Record #195

Date:
06/11/1924
Record Type:
Record of meeting
Reel:
Reel 1
Frame Start:
1-2291
Frame End:
1-2296
Legacy ID:
195
Legacy Year:
1924
Legacy Index:
Meetings - Scenario Editors
Comments:
EDITORIAL COMMENT: See also entries pertaining to copyright and the Author's League, including a case over rights to Damned (01-2188 to 01-2210). Also to Scanlon and the National Motion Picture Conference - whose Executive Committee included Mrs. Gilman and George Reid Andrews.

Reports of Scenario Editors' Meetings, November-December 1924

Keywords

Adaptations from books (14), Copyright (19), The Formula (15) Show all keywords…

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Long Description:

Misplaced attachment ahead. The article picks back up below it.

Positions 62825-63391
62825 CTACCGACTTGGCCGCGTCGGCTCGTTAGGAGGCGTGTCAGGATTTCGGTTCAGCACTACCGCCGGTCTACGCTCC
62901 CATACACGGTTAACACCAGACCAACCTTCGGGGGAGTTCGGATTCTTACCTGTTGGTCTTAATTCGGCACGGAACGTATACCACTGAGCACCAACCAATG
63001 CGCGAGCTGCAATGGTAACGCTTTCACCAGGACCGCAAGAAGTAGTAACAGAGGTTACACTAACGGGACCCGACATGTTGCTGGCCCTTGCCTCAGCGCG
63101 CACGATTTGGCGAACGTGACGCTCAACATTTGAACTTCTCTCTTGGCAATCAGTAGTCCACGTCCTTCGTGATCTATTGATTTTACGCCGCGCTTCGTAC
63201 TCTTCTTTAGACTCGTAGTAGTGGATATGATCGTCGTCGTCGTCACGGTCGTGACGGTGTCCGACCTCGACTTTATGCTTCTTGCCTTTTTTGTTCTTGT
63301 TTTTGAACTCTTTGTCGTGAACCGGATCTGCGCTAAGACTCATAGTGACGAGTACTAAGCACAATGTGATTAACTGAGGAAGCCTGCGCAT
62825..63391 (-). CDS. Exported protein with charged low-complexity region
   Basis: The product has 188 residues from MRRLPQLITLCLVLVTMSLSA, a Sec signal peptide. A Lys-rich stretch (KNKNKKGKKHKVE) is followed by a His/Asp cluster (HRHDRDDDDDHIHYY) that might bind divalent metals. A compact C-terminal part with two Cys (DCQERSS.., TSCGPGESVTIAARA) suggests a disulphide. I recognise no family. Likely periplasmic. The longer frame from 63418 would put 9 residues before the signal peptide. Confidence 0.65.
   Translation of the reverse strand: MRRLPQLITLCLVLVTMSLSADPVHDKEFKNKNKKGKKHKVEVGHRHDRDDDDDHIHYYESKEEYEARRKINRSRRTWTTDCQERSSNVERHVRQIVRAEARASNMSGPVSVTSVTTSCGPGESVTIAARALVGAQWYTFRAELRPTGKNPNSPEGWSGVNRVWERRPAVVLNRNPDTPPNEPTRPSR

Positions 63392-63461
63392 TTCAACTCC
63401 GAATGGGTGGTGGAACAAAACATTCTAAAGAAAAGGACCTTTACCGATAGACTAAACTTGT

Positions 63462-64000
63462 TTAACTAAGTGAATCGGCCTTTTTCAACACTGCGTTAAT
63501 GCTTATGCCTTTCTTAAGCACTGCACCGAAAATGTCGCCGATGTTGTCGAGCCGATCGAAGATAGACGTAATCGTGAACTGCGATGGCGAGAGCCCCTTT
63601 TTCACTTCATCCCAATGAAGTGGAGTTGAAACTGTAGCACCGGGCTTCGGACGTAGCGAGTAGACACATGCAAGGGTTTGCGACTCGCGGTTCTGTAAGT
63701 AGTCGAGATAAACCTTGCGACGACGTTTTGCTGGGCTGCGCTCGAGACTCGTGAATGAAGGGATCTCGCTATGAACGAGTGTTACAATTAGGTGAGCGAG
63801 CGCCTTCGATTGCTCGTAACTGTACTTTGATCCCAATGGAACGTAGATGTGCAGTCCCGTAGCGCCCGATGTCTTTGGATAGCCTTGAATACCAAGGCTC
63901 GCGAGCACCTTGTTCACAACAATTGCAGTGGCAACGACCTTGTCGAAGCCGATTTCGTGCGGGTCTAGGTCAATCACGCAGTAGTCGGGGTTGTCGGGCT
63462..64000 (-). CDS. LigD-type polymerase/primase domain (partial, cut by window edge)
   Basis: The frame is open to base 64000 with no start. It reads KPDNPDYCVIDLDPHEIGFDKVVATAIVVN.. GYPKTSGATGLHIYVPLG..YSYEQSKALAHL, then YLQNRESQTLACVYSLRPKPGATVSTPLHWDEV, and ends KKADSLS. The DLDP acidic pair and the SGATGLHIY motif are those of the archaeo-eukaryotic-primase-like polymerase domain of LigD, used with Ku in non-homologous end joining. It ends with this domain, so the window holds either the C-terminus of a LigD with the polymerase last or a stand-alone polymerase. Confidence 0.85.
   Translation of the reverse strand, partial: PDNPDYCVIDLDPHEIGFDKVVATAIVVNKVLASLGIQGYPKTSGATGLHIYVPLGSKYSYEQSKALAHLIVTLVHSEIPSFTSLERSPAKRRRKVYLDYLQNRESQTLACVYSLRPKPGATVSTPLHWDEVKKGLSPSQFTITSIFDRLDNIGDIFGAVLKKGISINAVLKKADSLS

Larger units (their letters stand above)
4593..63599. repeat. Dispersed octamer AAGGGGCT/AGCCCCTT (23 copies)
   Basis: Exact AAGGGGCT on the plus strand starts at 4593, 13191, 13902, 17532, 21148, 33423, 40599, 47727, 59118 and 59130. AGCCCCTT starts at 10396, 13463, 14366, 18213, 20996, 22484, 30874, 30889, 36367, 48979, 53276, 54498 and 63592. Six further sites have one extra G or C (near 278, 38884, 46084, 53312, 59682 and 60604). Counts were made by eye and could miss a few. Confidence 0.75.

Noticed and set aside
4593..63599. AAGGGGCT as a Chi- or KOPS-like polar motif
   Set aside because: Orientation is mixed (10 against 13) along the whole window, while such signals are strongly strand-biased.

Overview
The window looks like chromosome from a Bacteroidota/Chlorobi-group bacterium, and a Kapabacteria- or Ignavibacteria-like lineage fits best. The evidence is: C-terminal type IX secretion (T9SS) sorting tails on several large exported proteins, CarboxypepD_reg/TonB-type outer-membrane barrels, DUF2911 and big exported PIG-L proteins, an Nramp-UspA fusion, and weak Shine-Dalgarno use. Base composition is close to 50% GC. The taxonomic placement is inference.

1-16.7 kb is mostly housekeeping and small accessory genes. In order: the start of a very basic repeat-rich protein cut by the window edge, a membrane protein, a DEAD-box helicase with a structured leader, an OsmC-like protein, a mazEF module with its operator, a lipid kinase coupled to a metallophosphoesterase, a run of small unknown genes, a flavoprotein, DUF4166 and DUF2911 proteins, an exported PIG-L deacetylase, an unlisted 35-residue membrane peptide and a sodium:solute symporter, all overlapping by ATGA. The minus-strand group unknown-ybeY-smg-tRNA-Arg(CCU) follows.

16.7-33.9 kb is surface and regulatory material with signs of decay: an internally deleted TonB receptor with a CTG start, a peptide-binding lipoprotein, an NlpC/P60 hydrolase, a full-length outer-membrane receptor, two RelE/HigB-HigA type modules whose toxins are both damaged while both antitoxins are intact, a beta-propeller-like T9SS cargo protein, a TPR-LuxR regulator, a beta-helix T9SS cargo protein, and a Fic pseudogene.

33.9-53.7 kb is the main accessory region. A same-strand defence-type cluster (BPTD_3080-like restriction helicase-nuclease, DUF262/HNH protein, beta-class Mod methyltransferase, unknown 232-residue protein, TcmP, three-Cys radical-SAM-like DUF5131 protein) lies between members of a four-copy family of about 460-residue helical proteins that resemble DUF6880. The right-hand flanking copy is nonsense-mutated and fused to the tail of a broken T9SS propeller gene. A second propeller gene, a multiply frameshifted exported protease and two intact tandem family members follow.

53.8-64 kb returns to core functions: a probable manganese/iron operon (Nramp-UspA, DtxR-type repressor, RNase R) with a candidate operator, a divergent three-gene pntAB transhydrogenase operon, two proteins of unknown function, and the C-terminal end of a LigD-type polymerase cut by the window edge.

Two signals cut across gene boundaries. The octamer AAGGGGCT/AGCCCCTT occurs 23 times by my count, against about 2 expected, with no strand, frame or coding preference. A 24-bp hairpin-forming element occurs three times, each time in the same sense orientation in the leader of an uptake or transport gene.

"It was urged by Col. Brady that this office get up a printed form indicating clearly to the scenario editors just what this office meant by material which was "undesirable in essence." (I do not think this should be done, because invariably it would leak out to the public and possibly to the newspapers.) Col. Brady also urged that a printed form be distributed among the scenario editors for their use in notifying this office of a rejection. ..." [signed by O'Neill] November 20 "If the scenario editor is in doubt as to the advisability of picturizing a certain book, play or story because it contains salacious or otherwise harmful essentials, he shall submit the doubtful material to this office and then come here and discuss the matter in confidence. If he feels this material should not be pictured and if this office then concurs in his judgment, a rejection notice shall be sent to all other members and that will definitely end discussion of that particular book, play or story. A rejection notice is final and there shall be no appeal from it." If, on the other hand, this office should decide that there is nothing essentially harmful in the book, play or story, then the editor who brought it to our attention, or any other editor, is at liberty to purchase and produce it." Mr. Hays said that after a rejection has been made and notice thereof sent out, no subsequent adaptation or "treatment" of the subject may change the status of that rejection." MEETINGS -- SCENARIOS. 1924. Notes Excerpted from Scenario Editors ' Meetings, 1924: [Note: Hays presides at these meetings] [Note: the meeting reports appear in reverse chronological order on the microfilm]. NOVEMBER 6 "It was urged by Col. Brady that this office get up a printed form indicating clearly to the scenario editors just what this office meant by material which was "undesirable in essence". (I do not think this should be done, because invariably it would leak out to the public and possibly to the newspapers.) Col. Brady also urged that a printed form be distributed among the scenario editors for their use in notifying this office of a rejection. ..." [signed by O'Neill] NOVEMBER 20 "If the scenario editor is in doubt as to the advisability of picturizing a certain book, play or story because it contains salacious or otherwise harmful essentials, he shall submit the doubtful material to this office and then come here and discuss the matter in confidence. If he feels this material should not be picturized and if this office then concurs in his judgment, a rejection notice shall be sent to all other members and that will definitely end discussion of that particular book, play or story. A rejection notice is final and there shall be no appeal from it."If, on the other hand, this office should decide that there is nothing essentially harmful in the book, play or story, then the editor who brought it to our attention, or any other editor, is at liberty to purchase and produce it. "Mr. Hays said that after a rejection has been made and notice thereof sent out, no subsequent adaptation or "treatment" of the subject may change the status of that rejection." DECEMBER 18 "Mrs. Strauss suggested that as many industry people as possible should see the German-made play "The Last Man", for which no American release has yet been secured. She pronounced it as one of the most artistic pictures ever made and a great credit to the industry. It is a UFA. production. Possibly this might be obtained for our own projection room."

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